Tethering Restrictions

Chapter 5 of the City's Code of Ordinance 

was amended 
October 2014 

Download a printable copy of the Tethering Resources Brochure:


Questions regarding any section of the Animal Chapter of the City's Code of Ordinances can be directed to the Animal Services by calling (336) 578-0343 or by e-mail at:

Tethering is Prohibited:

Tethering a dog in the Burlington City limits is prohibited except in specified circumstances and never for longer than 7 consecutive days. However,tethering a sick, diseased and/or injured dog, or puppy (a dog that is one year of age or younger) is never permitted. 


Tethering is Permitted for the following specific reasons and only for fewer than 7 consecutive days:
  • Lawful animal events and hunting activities
  • To meet the requirements of a camping or recreational facility
  • Law enforcement activities
  • After taking possession of a stray and having notified animal control
  • When a caretaker is outside and within eyesight of the tethered animal

 Tethering Ordinance FAQ's:
What are the penalties for violations?

1st Offense:
  •  Written Warning

2nd Offense: 
  • $100 civil penalty (If the animal is not already spayed or neutered, the fine can be waived if the animal is spayed or neutered by a vet and proof is provided within fourteen days.)

3rd Offense: 
  • $250 civil penalty  

4th + Offenses: 
  • Violators can be found guilty of a class 3 misdemeanor and punished by a fine of up to $500. 

Violations to other sections of the Animal Ordinance will continue to result in a civil penalty of $50

Civil penalties are to be paid to the tax office within 10 days. Late payments are charged an additional $25 fee. Each day of violation is counted as a separate offense, incurring additional civil penalties. 


What is tethering?

Tethering refers to keeping dogs on chains, ropes, or other such tie-outs versus within a fenced structure. It is often defined in reference to a stationary object, but also includes overhead trolley systems. Walking a dog on a leash is not considered tethering. 

What are some alternatives to tethering? 

Dogs are social animals and want to be a member of the family. Having your dog spayed or neutered and keeping him or her primarily indoors has many benefits for you, and your dog. For more information about bringing our "outdoor dog" inside, click here.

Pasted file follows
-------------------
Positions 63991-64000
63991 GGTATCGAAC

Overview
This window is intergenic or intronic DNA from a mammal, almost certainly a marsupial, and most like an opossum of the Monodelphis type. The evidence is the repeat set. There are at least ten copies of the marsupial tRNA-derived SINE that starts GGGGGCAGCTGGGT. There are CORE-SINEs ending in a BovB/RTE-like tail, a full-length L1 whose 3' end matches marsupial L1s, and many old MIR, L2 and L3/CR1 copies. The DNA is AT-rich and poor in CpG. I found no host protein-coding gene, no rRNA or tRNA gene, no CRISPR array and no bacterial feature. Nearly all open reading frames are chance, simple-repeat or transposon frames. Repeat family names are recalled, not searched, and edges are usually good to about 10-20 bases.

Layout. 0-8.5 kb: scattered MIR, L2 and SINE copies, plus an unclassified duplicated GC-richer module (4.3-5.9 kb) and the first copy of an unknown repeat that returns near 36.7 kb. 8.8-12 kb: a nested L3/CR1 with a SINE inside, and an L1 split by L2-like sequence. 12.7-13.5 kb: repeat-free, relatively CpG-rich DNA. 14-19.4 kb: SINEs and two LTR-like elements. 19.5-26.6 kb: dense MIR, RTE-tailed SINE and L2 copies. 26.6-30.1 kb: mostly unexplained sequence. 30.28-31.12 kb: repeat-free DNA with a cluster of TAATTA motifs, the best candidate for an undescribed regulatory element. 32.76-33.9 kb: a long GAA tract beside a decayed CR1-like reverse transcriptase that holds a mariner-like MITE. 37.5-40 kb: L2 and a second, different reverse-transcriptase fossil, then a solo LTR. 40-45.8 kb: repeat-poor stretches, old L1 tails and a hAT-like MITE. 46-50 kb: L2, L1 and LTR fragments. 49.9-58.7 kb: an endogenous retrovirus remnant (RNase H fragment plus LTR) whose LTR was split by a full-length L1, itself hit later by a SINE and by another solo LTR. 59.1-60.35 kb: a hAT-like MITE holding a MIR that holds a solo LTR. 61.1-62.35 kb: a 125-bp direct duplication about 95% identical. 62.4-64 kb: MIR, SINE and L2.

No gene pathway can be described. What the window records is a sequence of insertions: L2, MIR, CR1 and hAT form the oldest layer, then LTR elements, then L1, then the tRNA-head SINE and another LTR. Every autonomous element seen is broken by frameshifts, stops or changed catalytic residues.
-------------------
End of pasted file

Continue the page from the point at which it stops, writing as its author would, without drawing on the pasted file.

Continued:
Here are some links to additional resources to make the switch from tethering:

The local non-profit, Animal Resource Friends'  provides assistance to needy owners of tethered dogs in Alamance County with fencing, foodVisit their website for more information or if you would like to help by volunteering or donating.  

What types of tethers may be used during periods of lawful tethering?

The following are stipulations to the types of tethers that may be used during periods of lawful tethering:

  •     Tethers must be made of rope, twine, cord, or similar material with a swivel on one end or must be made of a chain that is at least ten (10) feet in length with swivels on both ends 
  •     The weight of the tether and collar or harness combined must not exceed ten (10) percent of the dog’s body weight.
  •     Only buckle-type collars or body harness made  of leather or fabric may be used when a dog is tethered. 
  •     The use of a head harness, choke-type collar or pronged collar for tethering is prohibited

   Are there any additional rules specific to Trolley systems?

     The length of the cable along which the tethering device can move must be at least ten feet, and the tethering device must be of such length that the dog is able to move ten feet away from the cable perpendicularly and attached in such a manner as to prevent strangulation or other injury to the dog and entanglement with objects

     What are the rules related to fenced yards or enclosures?

Any dog confined within a fenced yard or enclosure must have adequate shelter, adequate space, and exercise. Enclosures must be structurally sound, in good repair,  humanely clean, and provide adequate space. These  provisions are defined as follows:

Adequate Shelter: a clean, safe place for each animal  where it will be protected from natural elements, pain,  suffering, or impairment to health. 

Adequate Exercise: providing a dog with the opportunity to move in a manner to maintain sufficient muscle  tone.

Adequate Space:
 space sufficient for the animal to  make  all normal body movements (sit, stand, lie, etc.) in a comfortable and normal position.

Humanely Clean Conditions: periodic cleaning of  animal enclosures to maintain basic sanitation and  health.